Xbox 360 Review: Divinity II: The Dragon Knight Saga



I knew nothing of Divinity II: The Dragon Knight Saga when the review copy fell through my letterbox. Any word of the game had apparently escaped my radar in the weeks preceding its release, and I’d never heard of the first Divinity game, either. Cringing with expectations of a Z-grade Dungeons & Dragons game as I slipped the disc into the 360, I was pleasantly surprised to discover a rich, deep and engrossing RPG with a great steak of sly humour, albeit one fraught with rough edges and a generic storyline.

Originally released as Divinity II: Ego Dragonis last year for PC and 360, but lost in the wake of BioWare’s Dragon Age: Origins and now re-released with similarly unfortunate timing, hitting the same month as Dragon Age: Origins – Ultimate Edition, Divinity II: The Dragon Knight Saga packages together a tweaked and remastered version of the main game with its hefty follow-up add-on pack ‘Flames of Vengeance’. As the game tosses you into the third-person RPG fray, you’ll be greeted by a familiar set-up: you’re one of the chosen few Dragon Slayers, freshly inducted into the fold and bestowed with strength and powers, ready to use might and magic to defend Rivellon against a looming evil in the form of Damien, lord of the Dragon Knights.
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Yep, the plot is by-the-numbers fantasy fare, without much to separate or elevate it story-wise from the countless other sword-wielding goblin-impaler games out there. But as time passes, Divinity II steadily unveils a huge assortment of great gameplay devices that make its lacklustre story all-too-easy to overlook. The first few hours dragged me into plenty of fun and addictive Morrowind-esque free-roaming adventuring as I wilfully ignored the main quest to juggle numerous involving side-quests around town.

The game quickly introduces one of its more original little ideas as you’re given the ability to trade a chunk of experience points to read the minds of those you chat to, potentially gaining new skills, the location of hidden items or just some gigglesome dialogue. XP, as well as being cashed in to level up your various skills, also provides a form of currency, adding a certain level of risk if you chose to spend some to reveal characters’ innermost secrets, which may amount to no more than some local gossip. The burden of choice also extends to quest rewards, where you can opt to reap a pay-out of XP, potions or sometimes new weapons.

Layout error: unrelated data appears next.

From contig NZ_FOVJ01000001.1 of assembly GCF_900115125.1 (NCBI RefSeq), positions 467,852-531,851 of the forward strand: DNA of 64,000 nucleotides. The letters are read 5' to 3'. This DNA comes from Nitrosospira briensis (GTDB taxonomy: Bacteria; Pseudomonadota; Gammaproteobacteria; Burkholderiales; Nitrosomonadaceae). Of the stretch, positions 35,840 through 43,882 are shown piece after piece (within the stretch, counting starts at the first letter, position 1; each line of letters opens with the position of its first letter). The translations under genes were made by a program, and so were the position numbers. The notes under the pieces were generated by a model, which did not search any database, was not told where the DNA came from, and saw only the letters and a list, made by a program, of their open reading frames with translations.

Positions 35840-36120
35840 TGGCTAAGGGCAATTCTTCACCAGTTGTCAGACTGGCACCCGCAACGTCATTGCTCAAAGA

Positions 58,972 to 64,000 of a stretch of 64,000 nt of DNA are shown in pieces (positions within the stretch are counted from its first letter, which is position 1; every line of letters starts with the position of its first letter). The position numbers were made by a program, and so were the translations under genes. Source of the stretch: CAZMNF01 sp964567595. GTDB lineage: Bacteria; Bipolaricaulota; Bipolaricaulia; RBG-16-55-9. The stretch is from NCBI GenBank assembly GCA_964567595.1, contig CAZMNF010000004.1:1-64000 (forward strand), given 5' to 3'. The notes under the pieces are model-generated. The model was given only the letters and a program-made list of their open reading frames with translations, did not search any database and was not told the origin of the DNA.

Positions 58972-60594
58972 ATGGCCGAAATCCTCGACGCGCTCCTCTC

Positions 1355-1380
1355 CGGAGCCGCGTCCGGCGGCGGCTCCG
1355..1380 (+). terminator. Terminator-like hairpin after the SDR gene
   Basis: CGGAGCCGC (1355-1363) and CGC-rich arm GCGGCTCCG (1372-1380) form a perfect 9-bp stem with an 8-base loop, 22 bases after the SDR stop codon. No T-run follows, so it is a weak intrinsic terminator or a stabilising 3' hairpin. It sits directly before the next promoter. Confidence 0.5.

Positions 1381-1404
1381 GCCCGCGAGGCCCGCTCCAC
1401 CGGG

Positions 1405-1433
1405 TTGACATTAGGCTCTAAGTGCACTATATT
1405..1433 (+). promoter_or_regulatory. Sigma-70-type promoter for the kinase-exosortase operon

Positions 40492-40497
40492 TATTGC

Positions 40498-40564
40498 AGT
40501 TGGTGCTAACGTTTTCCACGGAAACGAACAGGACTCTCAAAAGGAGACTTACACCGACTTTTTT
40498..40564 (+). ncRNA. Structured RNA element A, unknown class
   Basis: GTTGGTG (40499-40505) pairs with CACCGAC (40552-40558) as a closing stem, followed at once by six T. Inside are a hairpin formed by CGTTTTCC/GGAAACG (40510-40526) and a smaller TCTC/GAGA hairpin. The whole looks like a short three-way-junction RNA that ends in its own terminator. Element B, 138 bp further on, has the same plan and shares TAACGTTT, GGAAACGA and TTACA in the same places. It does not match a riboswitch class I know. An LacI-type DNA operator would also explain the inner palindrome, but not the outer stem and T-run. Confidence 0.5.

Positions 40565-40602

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I was quickly starting to love the game as an involving, if flawed stop gap between Elder Scrolls games, ploughing through all the quests I could find – missions filled with the obligatory moral choice between being a noble sort or a complete douche, dialogue with an incredible sense of meta-humour and an impressive array of regional Brit dialects for the voice acting.

But Divinity II still had more up its sleeve; getting through the first third of the game brings a lengthy quest where you’ll pick a rag-tag crew of assistants to serve you in your newly-acquired tower base. The most notable ally is a necromancer, who’ll allow you to piece together a customisable minion from the collected limbs of fallen enemies and use your new Frankenstein’s monster to serve you in battle. Then there’s the later unlocked Dragon Knight skills which allow you to transform into a flame-breathing beast, take to the skies and reduce your foes to smouldering piles of ash before morphing back to a burly human.
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The wealth of great game design ideas, impressively written dialogue, excellent and abundant quests and expansive free-roam world converge to make Divinity II a wonderful under-the-radar RPG gem, though it’s not without its glaring downsides. An awkward and unintuitive control scheme requires a little getting used to, while the awkward lack of map indicators makes juggling quests a little unwieldy at times (though waypoint shrines, which unlock as you discover them, do add a handy fast-travel option).

Autosaves are too infrequent to be useful and too intrusive when they appear; they usually crop up during major events, signalled with a large onscreen message and load time which sometimes cut into dialogue. There’s also a rather unbalanced difficulty curve; I wrapped up every optional quest I could find around the first town, amassing all the beefy XP rewards I could get my magical mitts on while obliterating camps of enemies inbetween, yet was still disproportionately outmatched when moving on with the game, requiring plenty of grinding before I could reasonably continue.
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The problems are troublesome, and while the flaws and the overly generic larger plot certainly keep Divinity II from reaching the upper echelons of the RPG genre, the sheer abundance of great ideas, character and charm far outweigh the rougher edges. A vast world full of impressively-voiced characters, a varied, engrossing plethora of quests and a surprisingly sharp sense of humour go a long way towards making Rivellon a realm that’ll addictively steal away a huge amount of your time. Throw in the added expansion pack, which improves on the anticlimactic ending of the main game and adds some 15-20 hours of gameplay, and The Dragon Knight Saga gives you plenty of questing-and-slashing bang for your buck. If you’ve finished up Dragon Age: Origins and are eager for some console RPG action to tide you over till the inevitable Oblivion follow-up, then Divinity II is a great little under-the-radar gem well worth your time.

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Divinity II: The Dragon Knight Saga is available to buy on Xbox 360 now.
Click here to order the game from Amazon.co.uk.